A product of the War years when Stalin’s henchmen were generally more tolerant of less than optimistic musical statements, Prokofiev’s First Violin Sonata just got under the wire before the post-war crackdown. Both Isaac Stern (Sony) and Itzhak Perlman (RCA) tend to emphasise the music’s physical impact and sense of desolate intensity, whereas Michael Dinnebier – leader of the Dimenati Quartet between 2001 and 2007 – is closer to Erik Schumann (AVI-Musik) in taking a gentler view, giving the music more room to breathe without throttling it into submission. As a result, a work that can often emerge as emotionally cool and unyielding sounds utterly captivating, especially during the finale, which for once is allowed to flow naturally by, rather than continually made to stamp its musical feet.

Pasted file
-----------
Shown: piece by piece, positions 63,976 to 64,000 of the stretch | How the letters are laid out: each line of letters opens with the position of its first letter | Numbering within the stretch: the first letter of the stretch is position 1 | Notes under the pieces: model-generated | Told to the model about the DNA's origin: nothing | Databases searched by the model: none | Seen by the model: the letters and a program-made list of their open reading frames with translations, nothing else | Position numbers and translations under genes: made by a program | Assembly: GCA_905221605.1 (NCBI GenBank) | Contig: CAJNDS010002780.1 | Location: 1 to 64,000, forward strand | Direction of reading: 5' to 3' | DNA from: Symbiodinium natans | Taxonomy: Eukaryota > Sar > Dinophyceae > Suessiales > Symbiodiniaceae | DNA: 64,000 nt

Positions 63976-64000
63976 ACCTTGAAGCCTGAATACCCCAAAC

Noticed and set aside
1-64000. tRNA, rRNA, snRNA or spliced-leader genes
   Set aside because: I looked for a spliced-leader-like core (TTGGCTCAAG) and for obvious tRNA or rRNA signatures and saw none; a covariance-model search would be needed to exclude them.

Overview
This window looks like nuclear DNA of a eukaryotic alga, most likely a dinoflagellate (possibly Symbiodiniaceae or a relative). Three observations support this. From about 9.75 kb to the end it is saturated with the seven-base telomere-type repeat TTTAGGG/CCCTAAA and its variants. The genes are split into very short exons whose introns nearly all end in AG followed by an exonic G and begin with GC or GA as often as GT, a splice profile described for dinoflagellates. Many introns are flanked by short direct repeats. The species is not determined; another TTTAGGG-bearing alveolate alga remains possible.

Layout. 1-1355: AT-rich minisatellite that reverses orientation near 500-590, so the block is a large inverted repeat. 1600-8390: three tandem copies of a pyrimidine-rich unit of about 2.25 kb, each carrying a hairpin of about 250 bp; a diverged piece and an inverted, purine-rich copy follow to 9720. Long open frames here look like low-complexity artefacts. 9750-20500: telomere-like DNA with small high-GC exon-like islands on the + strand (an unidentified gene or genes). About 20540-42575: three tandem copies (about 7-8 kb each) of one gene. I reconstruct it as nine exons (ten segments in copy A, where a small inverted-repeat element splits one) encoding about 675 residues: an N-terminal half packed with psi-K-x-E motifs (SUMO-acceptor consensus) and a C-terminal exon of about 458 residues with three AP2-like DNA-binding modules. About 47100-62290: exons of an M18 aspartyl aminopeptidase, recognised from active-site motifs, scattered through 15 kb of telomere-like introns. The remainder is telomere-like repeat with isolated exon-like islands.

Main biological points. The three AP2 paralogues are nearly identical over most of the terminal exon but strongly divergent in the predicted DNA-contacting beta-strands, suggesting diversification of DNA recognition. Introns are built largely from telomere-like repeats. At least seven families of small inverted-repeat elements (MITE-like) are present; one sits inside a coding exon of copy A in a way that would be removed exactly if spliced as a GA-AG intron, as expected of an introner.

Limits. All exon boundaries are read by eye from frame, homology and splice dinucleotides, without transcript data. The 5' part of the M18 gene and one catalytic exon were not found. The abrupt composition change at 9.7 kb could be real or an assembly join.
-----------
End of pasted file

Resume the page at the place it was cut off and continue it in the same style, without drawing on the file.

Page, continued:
Dinnebier’s ability to get to the emotional heart of the matter without thrusting away restlessly pays special dividends in the Shostakovich sonata. Rather than approaching this deeply unsettling work from the standpoint of a concerto soloist, Dinnebier gently probes its obfuscating musical euphemisms with a chamber-scale sensitivity and captivating purity of line. Angela-Charlott Bieber complements Dinnebier’s enviably supple musical responses to perfection, and the engineering thankfully avoids the temptation to highlight Dinnebier’s small-scale sound world of introspective enchantment.